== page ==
Johann Wolfgang von Hesse (Mons Tonitrus): NEW BADGE: Per bend sinister vert and Or, a bend sinister counterchanged between a tower argent and a fox sejant sable
Crayons have signifigant problems with melting and bonding sheets of paper together. [KH] Okay, best to stick with the nice ‘n’ bright Crayola markers. [MMM]
Katharina von Marburg (Mons Tonitrus): NEW NAME
Another doc for Marburg: "Marburg, in full Marburg an der Lahn city, Hessen Land (state), central Germany. It lies on the Lahn River north of Frankfurt am Main. The name Marburg (meaning “Frontier Fortress”) was first used in 1130, when the site belonged to the landgraves of Thuringia. Chartered, according to tradition, in 1211, it became the seat of the first landgraves of Hesse in 1248. The city's early history is associated with St. Elizabeth of Hungary, who arrived from the Wartburg in 1228 and spent the remaining three years of her life there in charitable works. Until the Reformation her bones were preserved in the shrine in her honour, a masterpiece of the Rhenish goldsmiths' craft, in the church of St. Elizabeth (1235–83), which also contained the remains of Field Marshal Paul von Hindenburg during World War II..." "Marburg." Encyclopædia Britannica. 2005. Encyclopædia Britannica Premium Service. 7 Dec. 2005 http://www.britannica.com/eb/article-9050766>. [MB]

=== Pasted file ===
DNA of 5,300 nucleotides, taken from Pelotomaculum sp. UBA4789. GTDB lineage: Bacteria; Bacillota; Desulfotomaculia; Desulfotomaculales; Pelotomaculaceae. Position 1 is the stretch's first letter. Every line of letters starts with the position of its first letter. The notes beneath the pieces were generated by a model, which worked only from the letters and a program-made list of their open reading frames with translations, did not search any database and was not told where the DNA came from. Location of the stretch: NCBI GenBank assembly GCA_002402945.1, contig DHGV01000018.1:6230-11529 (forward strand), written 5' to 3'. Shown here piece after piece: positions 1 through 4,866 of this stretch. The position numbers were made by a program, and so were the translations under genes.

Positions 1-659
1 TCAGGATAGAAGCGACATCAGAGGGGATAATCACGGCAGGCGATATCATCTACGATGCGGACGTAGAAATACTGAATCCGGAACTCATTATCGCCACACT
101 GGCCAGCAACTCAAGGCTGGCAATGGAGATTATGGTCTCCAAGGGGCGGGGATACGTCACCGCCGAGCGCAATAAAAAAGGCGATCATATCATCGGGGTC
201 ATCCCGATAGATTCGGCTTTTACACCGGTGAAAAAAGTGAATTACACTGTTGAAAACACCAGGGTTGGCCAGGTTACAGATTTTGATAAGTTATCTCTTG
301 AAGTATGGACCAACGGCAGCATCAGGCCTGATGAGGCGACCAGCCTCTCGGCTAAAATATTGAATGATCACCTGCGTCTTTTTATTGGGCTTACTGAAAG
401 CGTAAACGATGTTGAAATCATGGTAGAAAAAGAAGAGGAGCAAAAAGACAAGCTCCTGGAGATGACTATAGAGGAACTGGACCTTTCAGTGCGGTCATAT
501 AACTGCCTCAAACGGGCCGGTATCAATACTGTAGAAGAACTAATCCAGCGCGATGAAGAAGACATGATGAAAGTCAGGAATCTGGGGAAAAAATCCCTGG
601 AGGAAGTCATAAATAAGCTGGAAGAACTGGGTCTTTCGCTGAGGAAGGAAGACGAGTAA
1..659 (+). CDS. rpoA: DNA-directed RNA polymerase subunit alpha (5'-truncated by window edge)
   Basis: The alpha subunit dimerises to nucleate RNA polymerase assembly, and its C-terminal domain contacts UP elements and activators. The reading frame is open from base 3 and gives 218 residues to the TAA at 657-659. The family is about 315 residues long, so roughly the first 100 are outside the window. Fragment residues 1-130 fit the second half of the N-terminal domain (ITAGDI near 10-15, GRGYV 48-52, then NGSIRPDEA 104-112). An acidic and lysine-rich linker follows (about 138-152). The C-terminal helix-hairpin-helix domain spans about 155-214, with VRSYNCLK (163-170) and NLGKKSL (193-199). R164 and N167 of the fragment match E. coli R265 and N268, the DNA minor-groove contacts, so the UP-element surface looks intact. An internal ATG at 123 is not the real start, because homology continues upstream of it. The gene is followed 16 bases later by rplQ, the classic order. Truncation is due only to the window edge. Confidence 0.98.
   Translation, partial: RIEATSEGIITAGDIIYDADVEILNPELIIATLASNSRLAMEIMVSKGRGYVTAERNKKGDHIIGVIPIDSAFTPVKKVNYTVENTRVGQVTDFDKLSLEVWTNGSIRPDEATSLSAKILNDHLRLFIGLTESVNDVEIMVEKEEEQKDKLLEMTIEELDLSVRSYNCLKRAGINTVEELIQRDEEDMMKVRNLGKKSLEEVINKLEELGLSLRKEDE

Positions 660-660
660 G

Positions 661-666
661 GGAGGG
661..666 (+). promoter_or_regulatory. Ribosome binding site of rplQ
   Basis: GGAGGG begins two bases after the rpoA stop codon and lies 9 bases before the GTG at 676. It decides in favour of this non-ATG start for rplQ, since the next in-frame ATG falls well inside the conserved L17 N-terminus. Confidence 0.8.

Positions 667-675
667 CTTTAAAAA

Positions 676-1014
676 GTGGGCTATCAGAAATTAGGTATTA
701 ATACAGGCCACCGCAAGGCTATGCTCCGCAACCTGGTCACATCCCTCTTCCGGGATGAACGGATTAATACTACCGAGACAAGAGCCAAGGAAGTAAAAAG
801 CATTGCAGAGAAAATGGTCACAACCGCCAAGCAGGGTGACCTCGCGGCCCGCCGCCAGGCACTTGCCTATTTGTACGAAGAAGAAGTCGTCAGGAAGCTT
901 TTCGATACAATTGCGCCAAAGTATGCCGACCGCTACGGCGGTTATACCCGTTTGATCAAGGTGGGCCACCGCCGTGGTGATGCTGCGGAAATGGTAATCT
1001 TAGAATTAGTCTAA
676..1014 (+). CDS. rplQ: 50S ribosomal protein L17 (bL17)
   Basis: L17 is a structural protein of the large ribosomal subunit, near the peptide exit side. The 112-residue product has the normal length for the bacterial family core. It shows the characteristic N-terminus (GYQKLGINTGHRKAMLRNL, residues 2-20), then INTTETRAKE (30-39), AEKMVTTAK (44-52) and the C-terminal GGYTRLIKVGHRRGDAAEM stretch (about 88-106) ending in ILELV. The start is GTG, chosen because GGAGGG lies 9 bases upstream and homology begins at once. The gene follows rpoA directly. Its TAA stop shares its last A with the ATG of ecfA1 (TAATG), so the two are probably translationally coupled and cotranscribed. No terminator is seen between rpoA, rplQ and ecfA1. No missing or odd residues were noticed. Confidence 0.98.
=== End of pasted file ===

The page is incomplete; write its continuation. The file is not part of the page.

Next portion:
I found no Katharina, Katherina, Katherine von Marburg in oline Encyl. Brit. [MB]
Brechenmacher, s.n. Marburg(er) lists <Gotze Marburger> in 1348, p.234. [MB]
Hesse is fairly far away from Silesia, but we can get the given name a bit closer to Marburg; this spelling is found 4 times in my "German Names from Kulmbach, 1495" (http://www.ellipsis.cx/~liana/names/german/kulmbach1495.html). I haven't been able to confirm that <Marburg> is a period form of the name. [AmC]
Nice name! [KT]
Mary Rose de Burgon (Atenveldt): DEVICE RESUBMISSION from Laurel, October 2002: Argent, two peacock feathers crossed in saltire proper and a chief vert.
Alternate blazon: Argent, two peacock feathers crossed at the tips in saltire proper and a chief vert. [KH]
I found no conflicts. This redraw looks fine. [AmC]
I have to note that the submitter while irritated at the original return is amused at the comments on the feathers unbelievablity since the submission used photo copies of real peacock feathers. And I would like to note in what heraldic color box did we find iridescent? [SB]
Romanos Koresses (Atenveldt): NEW NAME and DEVICE: Or, a Latin cross flory azure charged with a cross argent.